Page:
Friday, July 13, 2018

'Trace' has humanity; 'Bother' some real soul; and Rock's in a high place

An abundance of calm images and tones speak volumes in "Leave No Trace," the occasionally stunning mix of silence and possible rage in the ever-searching mind of a troubled war vet trying to protect his teen daughter from all things real and imagined.

McKenzie and Foster attempt to "Leave No Trace."
Something dark obviously has occurred in the life of a guy named Will (the ever-intensely qualified Ben Foster), but don't even try to piece it together, even with a little mention of his daughter's mom, his visit to a VA hospital, and that constant desire to hide from the rest of the world.

His is the latest down-on-their-luck story from writer/director Debra Granik, whose Appalachia-based "Winter's Bone" earned four Oscar nominations, including one for then-unknown Jennifer Lawrence. Now a young New Zealander, Thomasin McKenzie, starts to blaze her own career/coming-of-age trail in the Oregon wilderness that has become the purposeful home for her and Dad.

Will shows the 13-year-old all things necessary to fend for herself and mostly hide from authorities apparently attempting to keep the national park lands free of homeless types. The girl, simply called "Tom," listens and watches intently, and the best part is that so do we.

The reason? Because Granik, whose film is based on a book called "My Abandonment," fills the screen with humanity in an assortment of characters (especially ones so nicely played by Dana Millican, Jeff Kober and Dale Dickey) doing their jobs and at least offering the rare opportunity to connect with others

Rated "PG": thematic material throughout; 1:49; $ $ $ $ out of $5 

In "Sorry to Bother You," the first directorial effort from rapper/activist Boots Riley, the catchphrase in a featured warehouse full of Oakland telemarketers becomes "Stick to the Script." But, who knows if Riley actually really followed that same directive in making his own weird tale of corporate shenanigans, which genuinely do focus enough on outrageous workplace humor in the first hour or so to carry much of his movie's comic payoff.

Meet Stanfield and Thompson, the odd couple in "Sorry to Bother You."
Thankfully, Riley depends on a broke but mostly balanced job-seeker named Cassius (Lakeith Stanfield from "Get Out" and TV's "Atlanta") to hep carry the load. I mean, you know you're not simply watching the same ol' same old when this new telemarketer's phone fortunes seriously skyrocket after a wise co-worker (Danny Glover) shows him how to improve his pitch by using a "white voice."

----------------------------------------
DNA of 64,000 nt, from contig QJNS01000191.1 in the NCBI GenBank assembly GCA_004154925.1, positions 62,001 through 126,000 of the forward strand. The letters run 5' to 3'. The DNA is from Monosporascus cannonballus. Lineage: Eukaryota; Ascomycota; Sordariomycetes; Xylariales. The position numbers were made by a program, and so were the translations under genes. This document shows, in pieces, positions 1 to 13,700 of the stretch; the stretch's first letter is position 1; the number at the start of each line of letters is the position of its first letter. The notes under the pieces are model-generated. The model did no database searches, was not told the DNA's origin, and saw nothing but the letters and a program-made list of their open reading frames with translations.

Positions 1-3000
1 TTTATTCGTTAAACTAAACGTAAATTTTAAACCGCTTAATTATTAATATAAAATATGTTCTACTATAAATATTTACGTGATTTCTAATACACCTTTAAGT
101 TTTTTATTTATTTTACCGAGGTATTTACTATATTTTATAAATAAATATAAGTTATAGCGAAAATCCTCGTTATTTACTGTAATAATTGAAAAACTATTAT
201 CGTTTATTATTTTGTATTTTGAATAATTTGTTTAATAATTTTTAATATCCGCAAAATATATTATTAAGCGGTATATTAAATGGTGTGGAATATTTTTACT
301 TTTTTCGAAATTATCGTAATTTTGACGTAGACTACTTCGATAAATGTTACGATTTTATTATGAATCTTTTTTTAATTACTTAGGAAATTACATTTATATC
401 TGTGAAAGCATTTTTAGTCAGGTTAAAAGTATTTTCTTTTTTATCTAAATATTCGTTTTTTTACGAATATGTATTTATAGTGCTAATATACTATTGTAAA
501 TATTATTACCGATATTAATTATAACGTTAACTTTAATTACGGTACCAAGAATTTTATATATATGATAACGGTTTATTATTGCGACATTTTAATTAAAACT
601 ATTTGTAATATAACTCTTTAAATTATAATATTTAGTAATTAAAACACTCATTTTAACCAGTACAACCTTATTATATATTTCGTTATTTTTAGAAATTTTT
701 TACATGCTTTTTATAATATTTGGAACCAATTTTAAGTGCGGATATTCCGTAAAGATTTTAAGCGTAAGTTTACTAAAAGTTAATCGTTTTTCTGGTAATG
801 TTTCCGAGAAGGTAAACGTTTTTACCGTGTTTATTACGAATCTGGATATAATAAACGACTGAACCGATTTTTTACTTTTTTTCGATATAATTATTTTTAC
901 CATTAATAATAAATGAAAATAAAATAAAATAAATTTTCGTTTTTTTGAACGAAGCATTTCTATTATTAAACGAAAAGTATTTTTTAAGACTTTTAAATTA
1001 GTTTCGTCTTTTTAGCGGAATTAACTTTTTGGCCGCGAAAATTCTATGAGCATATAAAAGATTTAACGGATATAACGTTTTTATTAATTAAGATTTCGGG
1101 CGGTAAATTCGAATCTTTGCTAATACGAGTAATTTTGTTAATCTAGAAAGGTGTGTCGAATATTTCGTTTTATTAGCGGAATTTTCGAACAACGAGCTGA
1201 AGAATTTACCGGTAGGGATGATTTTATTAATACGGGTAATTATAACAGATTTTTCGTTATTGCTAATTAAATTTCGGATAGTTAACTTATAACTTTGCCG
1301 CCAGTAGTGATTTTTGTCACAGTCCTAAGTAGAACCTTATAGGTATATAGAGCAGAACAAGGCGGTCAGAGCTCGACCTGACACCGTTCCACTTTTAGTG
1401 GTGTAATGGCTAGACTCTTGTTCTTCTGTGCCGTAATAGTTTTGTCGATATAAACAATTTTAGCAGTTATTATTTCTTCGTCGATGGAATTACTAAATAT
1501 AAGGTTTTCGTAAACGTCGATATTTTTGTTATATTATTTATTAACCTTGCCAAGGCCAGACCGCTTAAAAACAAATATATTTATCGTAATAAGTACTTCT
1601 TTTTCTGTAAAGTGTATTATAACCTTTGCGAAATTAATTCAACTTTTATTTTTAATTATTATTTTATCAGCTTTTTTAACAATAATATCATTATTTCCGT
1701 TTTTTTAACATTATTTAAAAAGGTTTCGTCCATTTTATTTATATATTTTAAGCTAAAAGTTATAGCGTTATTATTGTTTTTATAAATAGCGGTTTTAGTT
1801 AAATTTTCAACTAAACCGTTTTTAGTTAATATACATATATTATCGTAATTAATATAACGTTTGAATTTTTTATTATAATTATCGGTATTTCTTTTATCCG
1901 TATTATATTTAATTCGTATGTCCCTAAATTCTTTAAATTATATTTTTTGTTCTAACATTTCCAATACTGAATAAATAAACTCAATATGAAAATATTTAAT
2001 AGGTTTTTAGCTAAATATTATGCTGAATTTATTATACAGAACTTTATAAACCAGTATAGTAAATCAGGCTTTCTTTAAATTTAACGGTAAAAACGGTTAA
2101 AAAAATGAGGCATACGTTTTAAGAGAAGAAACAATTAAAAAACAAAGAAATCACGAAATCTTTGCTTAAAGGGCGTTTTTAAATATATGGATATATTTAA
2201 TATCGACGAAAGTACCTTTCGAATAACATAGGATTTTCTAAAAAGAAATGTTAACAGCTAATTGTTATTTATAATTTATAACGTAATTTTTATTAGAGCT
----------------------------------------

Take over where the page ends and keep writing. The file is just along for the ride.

The sales technique, on display in a variety of very funny imagined bits with the people on the other end of the line, quickly wins Cassius a promotion, some newfound devotion from his performance-artist girlfriend (Tessa Thompson) and, eventually, a few very bizarre introductions to the wild, wacky and white clients he's actually phoning for.

That last important item includes a fateful one-on-one with a corporate bigwig (Armie Hammer) who takes Riley's already offbeat tale into an entirely different realm, perhaps as inspired by the huge success of last year's genre-bending "Get Out." Or not.

Certainly "Bother" presents enough pointed satire to get around famously on its own. Maybe Riley can turn all his visionary potential into something just a bit more accessible next time.

Rated "R": pervasive language, some strong sexual content, graphic nudity, and drug use; 1:45; $ $ $ out of $5

That brings us to today's most mainstream movie opener, "Skyscraper," a perfect vehicle for Dwayne "The Rock" Johnson to strut his muscular, heroic stuff (with obvious bows to "Die Hard," "The Towering Inferno" and even Orson Welles' "The Lady From Shanghai").

Rock and Campbell roll through "Skyscraper."
The latter title deserves big time credit for influencing an impressive ending that continues to show off this film's major asset, the special effects that dazzle in, outside and around the Hong Kong "Pearl." The spectacular building is billed as the newest, tallest and safest in the world, and why shouldn't it be with our man Rock as its security adviser? Huh?

How he earned that job is told quickly and easily and not without some exciting flashbacks, but the here and now involves why the skyscraper is burning, running filthy with bad guys, and has our hero desperately needing to save the day -- and more!

Although none of it seems remotely plausible, Neve Campbell's own surprising talents as Rock's smart, strong-willed wife and loving mother of their two kids almost rescues the film from ho-hum expectations. You continue to go, girl!

Rated "PG-13": sequences of gun violence and action, and brief strong language; 1:43; $ $ and 1/2 out of $5

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